Will RWAs in Uttar Pradesh gain from the Supreme Court’s refusal to stay the Allahabad High Court ruling?
It’s ‘advantage homebuyers’ in Uttar Pradesh where their rights over common areas in housing societies are concerned. The Supreme Court (SC) has refused to stay the Allahabad High Court (HC) judgment in a case involving eHomes, a Ghaziabad project by the developer Designarch and its resident welfare association. The HC judgment had not only ironed out the creases in the Uttar Pradesh Apartment (Promotion of Construction, Ownership and Maintenance) Act 2010 but also interpreted it significantly to protect homebuyers’ interests, saying the apartment owners would share the benefits of any floor area ratio (FAR) bought by the developer after completion of the project.SAKIB ALI/HT
What is important is that the dispute over rights to common property, festering for years between developers and homebuyers, has finally reached the apex court for a solution.
Real estate developers have always maintained that the apartments sold do not give the homebuyers any rights over the rest of the assets or land in their housing societies. Various disputes have arisen with homebuyers disagreeing with the developers. The most significant issues relate to ownership over common area and additional floor area ratio or FAR (What’s it? See box on page 06).
During the hearing, when the SC Bench enquired if the apartment owners could claim a share in the common property of eHomes by Designarch, senior counsel Mukul Rohatgi, appearing for the developer, insisted that they (apartment owners) could claim rights over the land beneath the buildings but not over the remaining land. Owners also did not have any say in the allotment of FAR to the developer for the housing society, he said.
The SC has refused to stay the HC order and directed the respondent Ghaziabad Development Authority and RWA to file counter affidavits along with other documents to enable RWA members to claim rights over the apartments as well as the land, shops and other properties in question.
So the good news is that the homebuyers will continue to get the benefits of the Allahabad High Court verdict.
In the 2010 case between Designarch Infrastructure Pvt Ltd versus the residents of eHomes, the residents had demanded control and rights over the common areas and facilities. The GDA had, on June 12, 2012, asked Designarch to hand over the common area and facilities to the RWA, failing which these would be transferred.
Designarch had claimed that the act was not applicable to the eHomes project as it had been completed before the Uttar Pradesh Apartment (Promotion of Construction, Ownership and Maintenance) Act had come into force on March 19, 2010. Aggrieved by the GDA’s order, the developer had then appealed to the Allahabad HC to set it aside. The HC then clubbed this petition with those of other group housing projects in Indirapuram that were embroiled in violation issues and, on November 14, 2013, gave a landmark verdict which interpreted the UP Apartment Act in favour of the homebuyers.
RWAs were the gainers
The HC upheld the provision of the UP Apartment Act which said that once a group housing project was complete, the developer would obtain completion certificate, give possession of the apartments to the homebuyers, help form the RWA and then hand over common areas and facilities to the association.
“As far as FAR is concerned, Section 4 (4) of the UP Apartment Act states that once the developer discloses plans and specifications to homebuyers and signs a written agreement with them, he can’t make any changes in the building plans without the consent of the homebuyers. The high court upholds the provision too,” says Harshvardhan, an RWA office-bearer of eHomes.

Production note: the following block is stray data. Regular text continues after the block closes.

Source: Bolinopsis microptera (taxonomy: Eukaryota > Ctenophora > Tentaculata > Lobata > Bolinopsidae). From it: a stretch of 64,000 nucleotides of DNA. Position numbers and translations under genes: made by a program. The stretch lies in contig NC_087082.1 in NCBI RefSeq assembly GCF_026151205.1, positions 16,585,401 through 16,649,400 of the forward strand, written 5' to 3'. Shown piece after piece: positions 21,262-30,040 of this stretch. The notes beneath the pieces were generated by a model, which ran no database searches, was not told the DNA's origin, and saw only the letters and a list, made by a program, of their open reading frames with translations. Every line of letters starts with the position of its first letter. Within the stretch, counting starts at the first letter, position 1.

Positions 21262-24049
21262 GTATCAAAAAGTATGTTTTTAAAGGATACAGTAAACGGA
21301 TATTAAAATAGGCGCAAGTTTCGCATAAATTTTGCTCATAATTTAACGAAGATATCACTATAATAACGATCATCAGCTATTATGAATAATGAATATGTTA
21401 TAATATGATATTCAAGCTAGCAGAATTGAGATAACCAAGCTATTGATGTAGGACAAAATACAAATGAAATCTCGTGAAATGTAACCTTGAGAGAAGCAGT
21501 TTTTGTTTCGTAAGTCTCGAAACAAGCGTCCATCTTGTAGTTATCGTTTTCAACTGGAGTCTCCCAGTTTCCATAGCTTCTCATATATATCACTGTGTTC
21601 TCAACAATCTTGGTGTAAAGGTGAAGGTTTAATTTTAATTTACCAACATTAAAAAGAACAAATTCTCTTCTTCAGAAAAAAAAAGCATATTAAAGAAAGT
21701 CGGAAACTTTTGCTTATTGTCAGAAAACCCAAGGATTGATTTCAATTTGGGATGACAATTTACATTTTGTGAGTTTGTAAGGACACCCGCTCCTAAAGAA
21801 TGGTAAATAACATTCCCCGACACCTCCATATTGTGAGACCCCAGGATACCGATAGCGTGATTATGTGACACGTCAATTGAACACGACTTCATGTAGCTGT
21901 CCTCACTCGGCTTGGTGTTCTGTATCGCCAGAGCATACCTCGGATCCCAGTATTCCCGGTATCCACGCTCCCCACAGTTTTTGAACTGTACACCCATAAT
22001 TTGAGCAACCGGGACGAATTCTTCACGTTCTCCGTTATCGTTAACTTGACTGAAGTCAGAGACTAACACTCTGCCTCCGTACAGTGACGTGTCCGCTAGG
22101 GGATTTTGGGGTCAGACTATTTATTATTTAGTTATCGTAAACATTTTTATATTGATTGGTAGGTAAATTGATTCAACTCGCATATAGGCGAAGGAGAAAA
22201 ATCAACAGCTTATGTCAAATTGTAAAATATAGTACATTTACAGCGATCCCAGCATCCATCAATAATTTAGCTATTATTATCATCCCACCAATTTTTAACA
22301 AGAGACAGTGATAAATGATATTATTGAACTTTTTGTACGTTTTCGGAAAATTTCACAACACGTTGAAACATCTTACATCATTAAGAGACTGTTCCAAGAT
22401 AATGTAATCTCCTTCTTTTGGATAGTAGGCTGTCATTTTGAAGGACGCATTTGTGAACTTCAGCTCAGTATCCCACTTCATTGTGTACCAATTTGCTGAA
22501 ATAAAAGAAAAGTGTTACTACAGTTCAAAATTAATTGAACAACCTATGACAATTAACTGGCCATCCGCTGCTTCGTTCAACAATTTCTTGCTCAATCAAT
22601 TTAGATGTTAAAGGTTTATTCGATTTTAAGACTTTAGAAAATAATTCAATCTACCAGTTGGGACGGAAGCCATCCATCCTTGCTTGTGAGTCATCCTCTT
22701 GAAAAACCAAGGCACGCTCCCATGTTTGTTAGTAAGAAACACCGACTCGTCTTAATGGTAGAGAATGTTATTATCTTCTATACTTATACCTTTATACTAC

The HC also interpreted a provision of the act which says that once the project is complete, a developer can purchase additional FAR with the consent of the majority of residents in a group housing project and that the apartment owners will share the benefits from this additional FAR. “FAR utilisation will also be subject to the consent of the apartment owners,” the Allahabad HC held while interpreting the UP Apartment Act 2010.
Builders approached SC
Unsatisfied with the HC ruling, Designarch then approached the SC, arguing that “the HC ventured to adjudicate on the issues not raised/involved in the suit before it, the most significant (such issue) being with regard to the rights over the additional FAR retained by the developer for further development or purchased by the developer from the municipal authority subsequent to development/conveyance of apartments to individual buyers.” The builder also argued that the HC had erroneously held that “The FAR or any additional FAR is a property, appended to rights in the property on which the building is constructed, and is thus a property in which the apartment owners have interest by virtue of the provisions of the UP Apartment Act, 2010. The purchase of additional FAR is not permissible to be appropriated by the promoter without any common benefits to the apartment owners. The consent of the apartment owners obtained by resolution in the meeting of the apartment owners by majority will be necessary for purchasing additional FAR. Its utilisation will also be subject to the consent of the apartment owners.”
Silver Oaks versus e-Homes
Encouraged by the SC judgment in the matter of Silver Oaks Society in Gurgaon, which gives builders rights over community and commercial facilities, Mukul Rohatgi had attempted to convince the court that the same was applicable in UP too.
However, senior counsel Rajeev Dhawan and SK Pal, on behalf of e-Homes RWA, said that the UP Apartment Act and Haryana Apartment Act were markedly different because the latter defined ‘common area and facilities’ very differently.